Photo by Carly Leininger
We are in the midst of spooky season and ready for some fun thrills! Halloween is just around the corner, and what better way to get into the spirit than by exploring some of Monterey County's haunted history? With a fascinating and extensive past, there are plenty of ghost stories and chilling locations to discover. Here are some must-visit spots that are sure to spook you this Halloween!
Ready to experience the mysterious and supernatural side of Monterey? Join US Ghost Adventures' Monterey Ghost Tours and their guides will lead you through the historic streets and buildings of downtown Monterey, sharing captivating stories of ghostly encounters and unexplained events. With just a hint of spookiness, the tour promises an unforgettable experience that is perfect for both believers and skeptics alike.
The tours run daily at 8 p.m. until Halloween and depart from Colton Hall Museum and Jail located at 570 Pacific St, Monterey. The tour lasts for an hour and covers a 1-mile walking distance. Ask about their bonus extended tour. *They do not enter privately owned buildings or private property.
The Carmel Mission was constructed on an ancestral Native American burial site and dates to the late 18th Century. Like many old and historic buildings, it has a reputation for being haunted or having ghostly legends associated with it. According to legend, the ghosts of Native Americans who perished during the mission period still haunt the area. Many visitors have reported experiencing mysterious sounds, apparitions, and a general sense of unease while at the site.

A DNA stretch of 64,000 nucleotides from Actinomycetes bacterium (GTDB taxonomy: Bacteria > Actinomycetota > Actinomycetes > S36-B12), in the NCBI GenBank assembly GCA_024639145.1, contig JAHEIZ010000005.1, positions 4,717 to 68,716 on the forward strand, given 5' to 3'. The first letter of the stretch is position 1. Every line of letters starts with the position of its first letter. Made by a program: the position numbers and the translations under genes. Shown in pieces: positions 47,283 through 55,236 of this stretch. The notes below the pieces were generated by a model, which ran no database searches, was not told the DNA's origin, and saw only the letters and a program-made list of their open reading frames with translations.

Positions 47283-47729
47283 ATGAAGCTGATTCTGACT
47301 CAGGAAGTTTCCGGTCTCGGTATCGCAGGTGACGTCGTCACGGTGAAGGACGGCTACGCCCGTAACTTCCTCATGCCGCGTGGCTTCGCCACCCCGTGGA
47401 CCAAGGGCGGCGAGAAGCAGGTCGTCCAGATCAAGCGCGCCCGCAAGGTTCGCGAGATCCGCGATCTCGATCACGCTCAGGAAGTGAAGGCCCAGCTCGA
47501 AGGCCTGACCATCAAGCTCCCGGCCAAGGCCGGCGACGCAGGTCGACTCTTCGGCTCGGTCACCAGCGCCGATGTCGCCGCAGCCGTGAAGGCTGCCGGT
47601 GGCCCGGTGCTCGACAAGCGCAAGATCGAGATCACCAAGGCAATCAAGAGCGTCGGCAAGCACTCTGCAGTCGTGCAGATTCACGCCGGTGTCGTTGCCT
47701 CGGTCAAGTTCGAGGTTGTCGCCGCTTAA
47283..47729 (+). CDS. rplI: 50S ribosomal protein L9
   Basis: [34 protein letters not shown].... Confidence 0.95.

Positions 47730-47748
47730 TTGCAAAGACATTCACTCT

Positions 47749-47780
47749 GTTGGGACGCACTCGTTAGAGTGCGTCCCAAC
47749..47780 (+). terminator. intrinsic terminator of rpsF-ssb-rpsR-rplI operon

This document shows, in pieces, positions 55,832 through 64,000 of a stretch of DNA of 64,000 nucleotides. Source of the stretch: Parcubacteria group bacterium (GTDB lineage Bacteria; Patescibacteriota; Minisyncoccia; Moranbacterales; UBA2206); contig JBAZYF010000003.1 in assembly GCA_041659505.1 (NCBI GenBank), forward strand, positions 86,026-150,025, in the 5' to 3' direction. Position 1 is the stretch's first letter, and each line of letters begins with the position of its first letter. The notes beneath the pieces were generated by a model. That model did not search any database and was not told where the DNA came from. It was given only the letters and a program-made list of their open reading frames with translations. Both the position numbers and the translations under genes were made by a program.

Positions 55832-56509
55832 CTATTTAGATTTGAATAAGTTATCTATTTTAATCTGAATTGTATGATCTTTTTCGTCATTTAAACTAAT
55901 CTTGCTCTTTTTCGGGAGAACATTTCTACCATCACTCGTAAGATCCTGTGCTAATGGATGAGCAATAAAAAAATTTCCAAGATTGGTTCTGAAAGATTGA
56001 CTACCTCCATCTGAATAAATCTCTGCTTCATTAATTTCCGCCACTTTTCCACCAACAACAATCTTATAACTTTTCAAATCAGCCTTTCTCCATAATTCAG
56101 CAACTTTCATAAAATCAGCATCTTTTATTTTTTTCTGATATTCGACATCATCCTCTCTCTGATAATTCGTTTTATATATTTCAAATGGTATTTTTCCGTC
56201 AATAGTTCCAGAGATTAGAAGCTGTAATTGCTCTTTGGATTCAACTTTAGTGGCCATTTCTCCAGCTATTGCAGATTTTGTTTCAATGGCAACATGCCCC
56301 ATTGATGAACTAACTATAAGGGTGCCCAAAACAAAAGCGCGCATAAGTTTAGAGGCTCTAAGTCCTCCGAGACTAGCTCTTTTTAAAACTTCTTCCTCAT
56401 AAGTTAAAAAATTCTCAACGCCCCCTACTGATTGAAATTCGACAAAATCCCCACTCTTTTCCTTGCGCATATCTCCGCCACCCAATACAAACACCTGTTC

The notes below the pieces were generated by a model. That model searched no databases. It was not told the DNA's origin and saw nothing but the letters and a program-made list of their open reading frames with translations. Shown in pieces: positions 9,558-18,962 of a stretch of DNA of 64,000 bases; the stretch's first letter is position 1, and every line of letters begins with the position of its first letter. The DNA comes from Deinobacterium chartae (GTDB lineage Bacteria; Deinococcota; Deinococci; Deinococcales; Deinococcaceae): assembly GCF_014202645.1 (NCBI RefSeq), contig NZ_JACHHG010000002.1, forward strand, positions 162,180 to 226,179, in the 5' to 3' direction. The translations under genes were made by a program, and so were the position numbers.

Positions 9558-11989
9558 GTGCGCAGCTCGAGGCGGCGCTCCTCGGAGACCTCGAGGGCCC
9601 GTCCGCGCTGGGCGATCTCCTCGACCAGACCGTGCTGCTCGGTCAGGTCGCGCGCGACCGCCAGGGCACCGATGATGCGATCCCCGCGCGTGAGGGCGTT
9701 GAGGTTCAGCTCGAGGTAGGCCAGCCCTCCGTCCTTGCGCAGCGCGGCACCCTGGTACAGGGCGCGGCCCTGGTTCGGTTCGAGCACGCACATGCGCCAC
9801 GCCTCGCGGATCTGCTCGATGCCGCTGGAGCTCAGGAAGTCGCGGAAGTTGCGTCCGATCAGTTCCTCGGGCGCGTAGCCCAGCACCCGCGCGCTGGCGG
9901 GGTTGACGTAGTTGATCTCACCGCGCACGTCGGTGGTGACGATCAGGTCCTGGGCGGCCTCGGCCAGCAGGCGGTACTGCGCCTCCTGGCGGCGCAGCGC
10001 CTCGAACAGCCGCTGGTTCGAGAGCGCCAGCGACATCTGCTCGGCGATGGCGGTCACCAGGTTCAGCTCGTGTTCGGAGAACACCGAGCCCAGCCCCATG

Colton Hall was built in 1847 and is considered one of the most historic buildings in California. Built to serve as a public school and town meeting hall, Colton Hall now offers visitors a re-creation of the meeting room where California's first Constitution was drafted in October 1849.
However, Colton Hall also served as a jail and execution hall where many soldiers were put to death. Workers and visitors have experienced cold spots, eerie whispers, and the distinct feeling of being watched closely.
It was on the second-floor porch balcony that soldiers were hung to die a grim death. It's definitely worth a visit to listen for the footsteps many people have heard on that very same porch. Open for free Thursday - Sunday, 10 a.m. - 4 p.m
Fort Ord was a United States Army post in Monterey Bay, California, which closed in 1994 due to Base Realignment and Closure (BRAC) action. The closure of Fort Ord left behind a large number of abandoned buildings and infrastructure, and many have explored the leftovers of the once historic base in Seaside. In 2019 demolition crews began tearing down several dilapidated buildings and continue to do so to this day.
Numerous supernatural stories surround Fort Ord, in particular, stories about barking dogs that can be heard at night. These dogs are believed to be the spirits of military service dogs buried near the barracks close to Imjin Road. Their guttural howls can send shivers down your spine, and reports of their cries can be heard in the dead of night. No one has actually seen the ghost dogs, but they are said to be present.